In this study, the blue carbon resources in each Nature Conservation Marine Protected Area (NC MPA) and Special Area of Conservation (SAC) in Scotland’s inshore waters are estimated from the i) contributions of biological material to fixation of carbon, also referred to as production, and ii) contributions of geological sediments to blue carbon storage, following on from shelf-wide estimates in an earlier study (Burrows et al. , 2014). The methodology has been developed here to allow local-scale estimation of habitat extent and provides estimates of blue carbon associated with habitats and surface sediments.
- Combined, the SACs and NC MPAs (subsequently referred to as inshore MPAs) considered in this study cover 11 350 km2. Stocks of carbon within the habitats and surface sediments of inshore MPAs are estimated at 9.4 million tonnes (Mt) organic carbon and 47.8 Mt inorganic carbon; 1.6% of the estimated total of 592 Mt organic carbon (revised Burrows et al., (2014) value) and 2.7% of the total 1 739 Mt inorganic carbon across Scotland’s seas.
- Blue carbon habitats in the inshore MPA network are estimated to produce 248 000 t organic carbon and 36 000 t inorganic carbon per year, while sediment stores in the inshore MPAs accumulate 126 000 t organic carbon and 348 000 t inorganic carbon per year. Blue carbon production by seabed habitats is estimated to represent 0.6% of the total organic carbon assimilated, or 14% of the total produced by attached plants (including maerl).
- Sediment stores in inshore MPAs sequester 1.8% of total organic carbon across Scotland’s seas. The estimate of the total amount of inorganic carbon production in inshore MPAs is less reliable but represents a much larger proportion of the total, than for organic carbon production. This is because of the focus of inshore MPAs on areas of carbonate production such as maerl beds and cold water coral reefs.
- Threats to organic carbon stores are from physical disturbance, moorings, coastal developments, and renewable energy) of the sea bed, causing breakdown of previously buried material. Ocean acidification may pose a threat to inorganic carbon in sediments stored as carbonate but the mechanisms whereby that threat may be realised are as yet unclear. Ocean acidification also may have a direct negative effect on the capacity of calcareous reef builders and maerl to build carbonate skeletons, but algae such as kelp may benefit through enhanced photosynthesis due to higher CO2 levels.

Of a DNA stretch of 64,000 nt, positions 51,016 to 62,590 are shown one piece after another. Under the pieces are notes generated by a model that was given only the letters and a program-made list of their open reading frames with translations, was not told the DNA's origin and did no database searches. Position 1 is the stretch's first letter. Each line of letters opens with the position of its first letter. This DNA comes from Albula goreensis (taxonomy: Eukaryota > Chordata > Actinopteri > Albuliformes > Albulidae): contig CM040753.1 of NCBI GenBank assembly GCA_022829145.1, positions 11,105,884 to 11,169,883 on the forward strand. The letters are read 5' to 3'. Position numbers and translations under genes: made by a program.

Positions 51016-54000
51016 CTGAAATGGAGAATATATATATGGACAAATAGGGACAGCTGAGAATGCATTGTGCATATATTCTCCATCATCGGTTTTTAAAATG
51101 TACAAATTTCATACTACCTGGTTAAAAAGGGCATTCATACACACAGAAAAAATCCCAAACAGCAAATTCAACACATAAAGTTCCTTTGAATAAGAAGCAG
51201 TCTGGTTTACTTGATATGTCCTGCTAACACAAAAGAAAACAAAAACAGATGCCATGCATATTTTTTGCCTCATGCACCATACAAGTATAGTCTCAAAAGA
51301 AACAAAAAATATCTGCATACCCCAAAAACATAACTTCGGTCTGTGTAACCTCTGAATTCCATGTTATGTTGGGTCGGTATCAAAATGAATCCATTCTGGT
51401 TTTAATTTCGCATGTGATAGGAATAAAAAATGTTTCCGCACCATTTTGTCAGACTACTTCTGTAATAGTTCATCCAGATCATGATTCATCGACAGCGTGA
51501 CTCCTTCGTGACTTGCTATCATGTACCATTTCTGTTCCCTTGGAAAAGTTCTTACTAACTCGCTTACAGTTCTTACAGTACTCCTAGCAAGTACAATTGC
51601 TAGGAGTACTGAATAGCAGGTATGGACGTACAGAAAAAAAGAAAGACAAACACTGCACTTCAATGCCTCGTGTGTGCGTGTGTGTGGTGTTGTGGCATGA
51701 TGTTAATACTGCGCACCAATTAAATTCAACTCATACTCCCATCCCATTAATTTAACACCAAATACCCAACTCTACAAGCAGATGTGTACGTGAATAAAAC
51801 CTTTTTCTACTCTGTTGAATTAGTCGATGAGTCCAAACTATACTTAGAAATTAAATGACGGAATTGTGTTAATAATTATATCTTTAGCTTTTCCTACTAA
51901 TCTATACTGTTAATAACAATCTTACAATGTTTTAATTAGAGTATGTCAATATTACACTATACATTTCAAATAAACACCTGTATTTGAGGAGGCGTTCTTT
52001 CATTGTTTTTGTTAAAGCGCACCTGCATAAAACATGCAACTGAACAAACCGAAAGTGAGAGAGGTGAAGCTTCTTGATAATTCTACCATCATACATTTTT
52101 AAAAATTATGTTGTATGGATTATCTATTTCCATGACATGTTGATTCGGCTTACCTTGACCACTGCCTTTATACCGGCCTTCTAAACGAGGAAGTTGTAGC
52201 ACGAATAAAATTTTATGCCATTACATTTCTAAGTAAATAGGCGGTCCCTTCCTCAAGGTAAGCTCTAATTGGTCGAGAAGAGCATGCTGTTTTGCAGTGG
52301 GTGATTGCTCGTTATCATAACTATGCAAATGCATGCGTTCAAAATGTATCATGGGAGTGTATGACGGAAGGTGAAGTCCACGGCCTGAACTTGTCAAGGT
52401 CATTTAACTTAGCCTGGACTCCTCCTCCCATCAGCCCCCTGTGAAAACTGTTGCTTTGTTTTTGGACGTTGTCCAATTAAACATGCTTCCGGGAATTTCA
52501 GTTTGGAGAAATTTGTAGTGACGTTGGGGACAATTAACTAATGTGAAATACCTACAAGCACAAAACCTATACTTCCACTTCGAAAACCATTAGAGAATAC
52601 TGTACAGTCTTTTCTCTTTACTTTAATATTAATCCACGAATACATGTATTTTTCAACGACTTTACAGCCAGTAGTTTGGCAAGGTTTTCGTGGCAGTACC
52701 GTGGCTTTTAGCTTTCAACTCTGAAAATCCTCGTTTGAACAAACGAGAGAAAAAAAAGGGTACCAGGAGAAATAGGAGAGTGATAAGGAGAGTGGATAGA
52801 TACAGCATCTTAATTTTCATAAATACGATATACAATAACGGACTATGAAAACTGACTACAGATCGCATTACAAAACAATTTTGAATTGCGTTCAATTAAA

- There are limitations in the estimates produced. Much of the information used in this assessment of blue carbon stocks is based on legacy data, some from older, published sources. Spatial extents of blue carbon habitats at the scales required for this report are poorly constrained. Finally, the science of understanding the effects of climate change on these systems is very much in its infancy and new developments will allow a much better informed outlook for the fate of these stocks and flows in a changing world. By establishing a methodology that integrates existing knowledge and understanding of blue carbon it should be possible to update reports such as this as new information emerges.
- This report aims to provide a starting point and a methodology for the examination of blue carbon storage in an MPA network. It is clear throughout the report that there is paucity within the data set. Despite these difficulties, and the uncertainty around accurate values of estimates, the general conclusions are unlikely to change with more detailed information. Therefore, the authors believe that enough information exists to begin to make conclusions about the importance of blue carbon stocks in the marine environment, both within Scotland and globally if the methods used are employed elsewhere. Variable and limited data will be a common feature of MPA networks throughout the world. The methodology proposed allows conclusions to be made on incomplete data, providing the beginnings of a management tool to aid protection of blue carbon in the marine environment.